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Home / Health & Science

Counsellors’ red flag on mental health

HEALTH & SCIENCEBy CYRUS OMBATI | Tue,Nov 05 2013 00:00:00 EAT
By CYRUS OMBATI | Tue,Nov 05 2013 00:00:00 EAT

By Cyrus Ombati

Kenya: A group of psychologists want the government to put in place measures to deal with the effects of disasters on the mental health of survivors.

The psychologists, who attended to survivors of the Westgate Mall terror attack, want a call centre with a toll free lifeline set up because people in need of counselling services are scattered all over Kenya.

“They can access help from psychologists trained in telephone counselling and risk management. This initiative will benefit people in all the 47 counties. Our experience is that most Kenyans who cannot afford to call will still find professional help,” said the psychologists in a report.

The group under the Kenya Psychological Association (KPA) warns the long-term mental effect of the terror attack, like many others before it, could be devastating unless proper counselling system is put in place.

The team was guided by Dr Gladys Mwiti, Sammy Wambugu and Dr Oscar Githua.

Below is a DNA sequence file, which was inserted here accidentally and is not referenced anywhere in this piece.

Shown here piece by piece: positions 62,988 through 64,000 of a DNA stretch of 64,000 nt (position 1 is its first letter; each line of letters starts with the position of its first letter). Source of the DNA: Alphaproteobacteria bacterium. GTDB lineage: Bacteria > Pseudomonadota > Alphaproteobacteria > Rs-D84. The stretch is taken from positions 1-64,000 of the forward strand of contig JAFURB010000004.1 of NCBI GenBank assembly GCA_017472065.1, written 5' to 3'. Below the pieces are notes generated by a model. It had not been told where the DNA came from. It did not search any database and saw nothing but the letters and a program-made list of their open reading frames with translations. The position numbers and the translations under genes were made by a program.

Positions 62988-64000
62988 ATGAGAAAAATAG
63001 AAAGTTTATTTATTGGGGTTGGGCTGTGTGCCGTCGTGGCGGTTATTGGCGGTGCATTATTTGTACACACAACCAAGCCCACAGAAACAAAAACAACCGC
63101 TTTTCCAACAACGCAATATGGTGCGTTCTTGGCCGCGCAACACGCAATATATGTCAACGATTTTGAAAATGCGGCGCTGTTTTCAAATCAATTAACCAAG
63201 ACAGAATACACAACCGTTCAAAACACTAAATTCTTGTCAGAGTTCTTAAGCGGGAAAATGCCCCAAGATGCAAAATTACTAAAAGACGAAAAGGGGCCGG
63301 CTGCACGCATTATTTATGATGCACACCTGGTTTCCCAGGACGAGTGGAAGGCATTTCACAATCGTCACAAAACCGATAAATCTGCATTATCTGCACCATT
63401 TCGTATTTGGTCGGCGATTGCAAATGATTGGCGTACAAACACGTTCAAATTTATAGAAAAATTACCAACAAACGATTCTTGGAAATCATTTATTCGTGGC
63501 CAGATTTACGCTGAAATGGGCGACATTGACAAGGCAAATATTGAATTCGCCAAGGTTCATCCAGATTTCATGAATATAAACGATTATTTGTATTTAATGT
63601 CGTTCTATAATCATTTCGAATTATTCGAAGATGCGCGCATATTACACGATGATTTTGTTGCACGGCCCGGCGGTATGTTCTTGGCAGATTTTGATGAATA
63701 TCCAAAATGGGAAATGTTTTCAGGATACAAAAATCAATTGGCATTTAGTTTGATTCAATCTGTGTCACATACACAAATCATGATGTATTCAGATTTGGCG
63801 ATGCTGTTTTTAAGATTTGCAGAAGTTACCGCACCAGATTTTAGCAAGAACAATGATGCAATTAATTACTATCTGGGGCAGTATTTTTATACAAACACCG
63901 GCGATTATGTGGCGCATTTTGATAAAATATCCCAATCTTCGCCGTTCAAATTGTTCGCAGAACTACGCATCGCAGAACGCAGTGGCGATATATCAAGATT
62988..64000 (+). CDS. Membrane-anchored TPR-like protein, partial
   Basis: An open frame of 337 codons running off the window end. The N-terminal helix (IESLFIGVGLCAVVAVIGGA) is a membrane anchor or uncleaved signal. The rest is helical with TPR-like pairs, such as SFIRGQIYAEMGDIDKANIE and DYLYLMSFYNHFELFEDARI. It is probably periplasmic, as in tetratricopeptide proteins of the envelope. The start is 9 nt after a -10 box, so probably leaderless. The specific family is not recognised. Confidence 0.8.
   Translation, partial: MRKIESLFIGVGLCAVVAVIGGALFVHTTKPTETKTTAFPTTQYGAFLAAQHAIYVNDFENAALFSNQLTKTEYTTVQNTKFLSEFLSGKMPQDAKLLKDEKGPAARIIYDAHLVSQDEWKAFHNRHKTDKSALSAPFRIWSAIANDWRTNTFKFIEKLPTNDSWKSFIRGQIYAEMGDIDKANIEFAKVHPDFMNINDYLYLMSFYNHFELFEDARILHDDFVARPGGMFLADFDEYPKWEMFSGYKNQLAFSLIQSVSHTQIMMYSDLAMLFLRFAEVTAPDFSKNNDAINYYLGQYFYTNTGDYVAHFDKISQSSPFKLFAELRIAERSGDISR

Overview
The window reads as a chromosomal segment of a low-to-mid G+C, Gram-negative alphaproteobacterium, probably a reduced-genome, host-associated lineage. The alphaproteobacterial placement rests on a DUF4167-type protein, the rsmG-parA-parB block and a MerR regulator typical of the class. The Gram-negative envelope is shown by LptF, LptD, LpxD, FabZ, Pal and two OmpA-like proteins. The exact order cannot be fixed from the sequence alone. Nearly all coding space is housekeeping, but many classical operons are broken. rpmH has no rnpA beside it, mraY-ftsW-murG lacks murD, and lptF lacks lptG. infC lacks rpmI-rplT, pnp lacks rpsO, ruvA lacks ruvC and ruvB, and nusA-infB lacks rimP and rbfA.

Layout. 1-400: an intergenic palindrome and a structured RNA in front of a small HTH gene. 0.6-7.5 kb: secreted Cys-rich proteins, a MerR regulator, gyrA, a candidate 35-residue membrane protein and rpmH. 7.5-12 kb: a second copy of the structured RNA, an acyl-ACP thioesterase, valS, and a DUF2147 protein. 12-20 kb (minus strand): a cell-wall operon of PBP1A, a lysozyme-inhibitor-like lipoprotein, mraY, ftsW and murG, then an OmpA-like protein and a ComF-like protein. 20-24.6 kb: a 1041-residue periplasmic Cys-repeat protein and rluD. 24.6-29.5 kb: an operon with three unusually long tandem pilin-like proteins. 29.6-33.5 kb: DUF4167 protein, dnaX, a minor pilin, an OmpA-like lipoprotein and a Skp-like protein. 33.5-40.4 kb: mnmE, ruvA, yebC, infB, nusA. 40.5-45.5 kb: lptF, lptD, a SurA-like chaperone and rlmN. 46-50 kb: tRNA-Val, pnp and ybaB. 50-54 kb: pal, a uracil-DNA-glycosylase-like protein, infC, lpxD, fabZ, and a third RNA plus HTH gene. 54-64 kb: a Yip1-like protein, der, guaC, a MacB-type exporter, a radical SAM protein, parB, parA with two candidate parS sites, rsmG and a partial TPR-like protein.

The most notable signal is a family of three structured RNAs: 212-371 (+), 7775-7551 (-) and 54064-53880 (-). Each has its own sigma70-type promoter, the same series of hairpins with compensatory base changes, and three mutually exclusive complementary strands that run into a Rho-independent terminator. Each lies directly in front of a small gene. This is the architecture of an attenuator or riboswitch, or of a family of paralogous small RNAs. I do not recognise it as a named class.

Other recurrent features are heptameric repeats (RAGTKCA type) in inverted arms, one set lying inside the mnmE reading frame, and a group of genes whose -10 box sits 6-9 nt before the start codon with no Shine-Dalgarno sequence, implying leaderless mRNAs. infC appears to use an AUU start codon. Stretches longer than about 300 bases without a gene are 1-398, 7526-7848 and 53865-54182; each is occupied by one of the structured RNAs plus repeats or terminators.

They added the survivors, their families and all those who experienced loss need committed follow-up to ensure recovery.

“There is need to put in place measures to ensure that we address the past array of psychological needs relating to terror and guarantee preparedness for the future,” the team added. The report covers Level 1 intervention – Psychological First Aid hence there is need for a follow-up of those affected by the attack.

“Peace is a factor in development. The insecurity, fear, hyper-vigilance, negative stereotypes and traumatic stress created by the Westgate attack will not go away for a long time, and have the capacity to weaken the national fabric of the nation.”

Recurring conflict

The report says survivors still require counselling and psychotherapy, and include people who have never completely healed following previous terror attacks, namely US Embassy bombing of 1998 and subsequent terrorist incidents that the country has experienced in the recent past.

It calls for the scale-up of the psychological and counselling services to Level 2 and Level 3 for the needy by sending them to accredited referral centres for a period of one year.

The report also recommends the crafting of communication intervention, with the aim of diffusing mistrust between Muslims and Christians, as it will ensure that the Westgate incident does not morph into permanent enmity and recurring conflict.

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